Apparently the Department of Homeland security can't figure out how to crack CryptoCat, a free, encrypted web chat service. The programmer and digital freedom activist who designed it, Nadim Kobeissi, wrote the following tweets today describing his experience getting detained and interrogated by DHS agents at the border:
An "SSSS" stands for Secondary Security Screening Selection or Secondary Security Screening Selectee — unfortunate souls who having been marked as such are subject to extensive searches and interrogations. Muslims have for years complained of time and again receiving SSSS stamps and the subsequent "special" treatment, absent any wrongdoing whatsoever or clearly articulated path to correct the recurring 'mistake'.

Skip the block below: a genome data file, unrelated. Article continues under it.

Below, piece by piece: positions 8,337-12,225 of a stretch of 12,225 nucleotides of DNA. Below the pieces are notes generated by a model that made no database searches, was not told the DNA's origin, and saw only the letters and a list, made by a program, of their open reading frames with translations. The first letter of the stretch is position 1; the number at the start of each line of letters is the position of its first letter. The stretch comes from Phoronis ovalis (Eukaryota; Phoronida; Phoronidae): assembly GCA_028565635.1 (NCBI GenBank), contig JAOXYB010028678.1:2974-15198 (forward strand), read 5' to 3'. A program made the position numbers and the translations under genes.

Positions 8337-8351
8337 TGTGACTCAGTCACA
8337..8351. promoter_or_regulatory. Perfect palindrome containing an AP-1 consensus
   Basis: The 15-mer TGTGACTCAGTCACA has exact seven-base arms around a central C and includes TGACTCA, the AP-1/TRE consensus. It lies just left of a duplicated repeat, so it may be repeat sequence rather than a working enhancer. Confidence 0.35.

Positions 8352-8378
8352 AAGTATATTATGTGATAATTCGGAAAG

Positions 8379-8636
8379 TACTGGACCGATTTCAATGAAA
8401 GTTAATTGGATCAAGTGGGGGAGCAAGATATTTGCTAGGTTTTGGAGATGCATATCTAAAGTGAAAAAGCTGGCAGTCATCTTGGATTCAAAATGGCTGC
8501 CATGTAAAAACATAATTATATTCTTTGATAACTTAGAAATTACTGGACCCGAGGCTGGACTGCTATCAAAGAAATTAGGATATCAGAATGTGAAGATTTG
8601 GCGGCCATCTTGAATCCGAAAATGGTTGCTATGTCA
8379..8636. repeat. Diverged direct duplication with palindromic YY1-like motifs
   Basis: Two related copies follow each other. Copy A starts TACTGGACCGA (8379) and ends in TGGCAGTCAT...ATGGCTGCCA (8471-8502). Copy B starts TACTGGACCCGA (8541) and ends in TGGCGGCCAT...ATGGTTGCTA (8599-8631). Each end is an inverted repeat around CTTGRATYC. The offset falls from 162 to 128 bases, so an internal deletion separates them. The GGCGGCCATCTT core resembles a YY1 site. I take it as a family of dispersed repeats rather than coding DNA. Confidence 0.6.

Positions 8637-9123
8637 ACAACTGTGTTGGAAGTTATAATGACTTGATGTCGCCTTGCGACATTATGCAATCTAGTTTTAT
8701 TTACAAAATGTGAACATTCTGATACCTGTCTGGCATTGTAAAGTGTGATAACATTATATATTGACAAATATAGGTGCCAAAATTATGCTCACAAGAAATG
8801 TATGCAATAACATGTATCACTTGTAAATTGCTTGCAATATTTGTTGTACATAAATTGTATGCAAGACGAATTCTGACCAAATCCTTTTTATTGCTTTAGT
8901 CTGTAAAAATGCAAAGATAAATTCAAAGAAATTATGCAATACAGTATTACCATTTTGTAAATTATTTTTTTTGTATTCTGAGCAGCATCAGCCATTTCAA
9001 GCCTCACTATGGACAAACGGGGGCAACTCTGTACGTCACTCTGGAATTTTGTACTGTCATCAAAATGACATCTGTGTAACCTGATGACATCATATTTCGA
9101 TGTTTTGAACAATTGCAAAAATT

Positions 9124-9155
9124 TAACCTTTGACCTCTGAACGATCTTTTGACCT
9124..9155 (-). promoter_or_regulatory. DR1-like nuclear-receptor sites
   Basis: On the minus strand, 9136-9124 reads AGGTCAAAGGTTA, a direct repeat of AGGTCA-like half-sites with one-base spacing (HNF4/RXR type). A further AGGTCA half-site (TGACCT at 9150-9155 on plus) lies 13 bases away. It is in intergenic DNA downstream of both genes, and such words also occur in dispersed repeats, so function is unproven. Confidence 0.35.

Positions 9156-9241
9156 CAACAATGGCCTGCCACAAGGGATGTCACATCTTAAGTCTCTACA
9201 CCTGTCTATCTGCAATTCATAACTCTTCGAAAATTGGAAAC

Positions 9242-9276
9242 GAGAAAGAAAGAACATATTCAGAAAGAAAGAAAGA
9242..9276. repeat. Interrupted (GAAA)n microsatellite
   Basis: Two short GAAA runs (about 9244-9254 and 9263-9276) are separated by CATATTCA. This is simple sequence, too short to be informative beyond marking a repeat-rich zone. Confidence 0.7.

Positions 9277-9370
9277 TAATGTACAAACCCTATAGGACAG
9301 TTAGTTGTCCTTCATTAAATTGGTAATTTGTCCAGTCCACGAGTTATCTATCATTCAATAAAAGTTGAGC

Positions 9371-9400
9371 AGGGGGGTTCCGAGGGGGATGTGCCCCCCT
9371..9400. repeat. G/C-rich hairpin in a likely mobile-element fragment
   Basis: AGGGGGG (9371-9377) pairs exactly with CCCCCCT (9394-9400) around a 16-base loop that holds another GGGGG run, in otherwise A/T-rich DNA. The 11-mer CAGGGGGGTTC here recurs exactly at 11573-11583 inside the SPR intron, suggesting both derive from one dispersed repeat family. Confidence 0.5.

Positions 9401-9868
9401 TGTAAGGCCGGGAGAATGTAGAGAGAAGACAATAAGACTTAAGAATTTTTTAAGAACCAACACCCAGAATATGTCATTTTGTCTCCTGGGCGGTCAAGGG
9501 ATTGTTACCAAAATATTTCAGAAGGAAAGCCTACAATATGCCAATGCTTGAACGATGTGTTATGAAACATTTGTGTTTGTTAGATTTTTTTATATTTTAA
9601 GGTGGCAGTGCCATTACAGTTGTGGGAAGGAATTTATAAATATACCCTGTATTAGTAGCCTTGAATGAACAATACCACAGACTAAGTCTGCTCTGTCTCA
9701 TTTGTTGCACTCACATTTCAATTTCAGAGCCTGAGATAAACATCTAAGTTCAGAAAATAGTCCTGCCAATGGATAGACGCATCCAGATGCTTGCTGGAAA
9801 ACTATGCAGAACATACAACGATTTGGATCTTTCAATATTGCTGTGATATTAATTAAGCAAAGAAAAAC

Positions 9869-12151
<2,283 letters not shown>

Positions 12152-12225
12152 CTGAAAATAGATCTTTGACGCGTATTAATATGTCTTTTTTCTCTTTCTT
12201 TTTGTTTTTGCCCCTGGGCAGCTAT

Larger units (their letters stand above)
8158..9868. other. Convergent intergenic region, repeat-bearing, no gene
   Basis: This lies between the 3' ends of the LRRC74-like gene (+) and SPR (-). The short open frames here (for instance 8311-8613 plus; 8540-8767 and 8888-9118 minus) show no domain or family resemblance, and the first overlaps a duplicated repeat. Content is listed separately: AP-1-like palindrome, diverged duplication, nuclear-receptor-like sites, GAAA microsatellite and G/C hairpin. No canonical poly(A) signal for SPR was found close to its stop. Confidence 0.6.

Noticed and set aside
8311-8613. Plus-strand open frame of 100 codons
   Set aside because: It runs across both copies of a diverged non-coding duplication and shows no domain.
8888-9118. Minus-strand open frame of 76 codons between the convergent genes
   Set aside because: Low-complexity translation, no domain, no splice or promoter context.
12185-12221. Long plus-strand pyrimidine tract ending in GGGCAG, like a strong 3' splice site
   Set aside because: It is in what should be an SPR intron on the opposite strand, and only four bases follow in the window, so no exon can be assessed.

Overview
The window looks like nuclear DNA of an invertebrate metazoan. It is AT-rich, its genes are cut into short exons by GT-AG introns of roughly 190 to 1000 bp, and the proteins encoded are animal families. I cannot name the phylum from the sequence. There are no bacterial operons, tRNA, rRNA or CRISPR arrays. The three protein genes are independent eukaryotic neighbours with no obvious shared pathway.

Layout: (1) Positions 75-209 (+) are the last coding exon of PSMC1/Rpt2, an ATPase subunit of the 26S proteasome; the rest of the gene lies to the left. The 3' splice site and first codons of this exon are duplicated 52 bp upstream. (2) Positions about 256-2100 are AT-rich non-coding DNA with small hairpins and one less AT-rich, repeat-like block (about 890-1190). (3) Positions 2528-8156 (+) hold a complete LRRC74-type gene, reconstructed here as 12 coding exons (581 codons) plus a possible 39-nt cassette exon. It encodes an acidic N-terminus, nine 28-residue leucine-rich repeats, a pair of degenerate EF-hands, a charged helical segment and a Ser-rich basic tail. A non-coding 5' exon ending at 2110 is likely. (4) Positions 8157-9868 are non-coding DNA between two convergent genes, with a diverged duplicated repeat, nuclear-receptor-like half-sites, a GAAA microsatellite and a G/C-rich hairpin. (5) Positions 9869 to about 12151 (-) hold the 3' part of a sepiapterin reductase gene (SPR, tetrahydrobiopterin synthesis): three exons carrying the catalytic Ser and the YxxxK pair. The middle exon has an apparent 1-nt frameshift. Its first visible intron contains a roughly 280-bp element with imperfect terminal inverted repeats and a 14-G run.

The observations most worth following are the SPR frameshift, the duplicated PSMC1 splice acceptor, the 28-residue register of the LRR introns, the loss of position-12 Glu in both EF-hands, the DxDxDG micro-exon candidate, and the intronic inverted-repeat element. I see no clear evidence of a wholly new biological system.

Today's border interrogation about Kobeissi's encryption program raises troubling questions about the government's claimed powers at the border. The ACLU of Massachusetts is currently suing the Department of Homeland security after agents confiscated programmer and activist David House's electronics upon his return to the country. The agents interrogated House about his protected political activities, which included establishing with others the Bradley Manning Support Network.
Special border rules shouldn't grant the government authority to skirt the Fourth Amendment or subject people to political interrogations. Stay tuned for more on our House case to see if we'll have success in challenging these practices.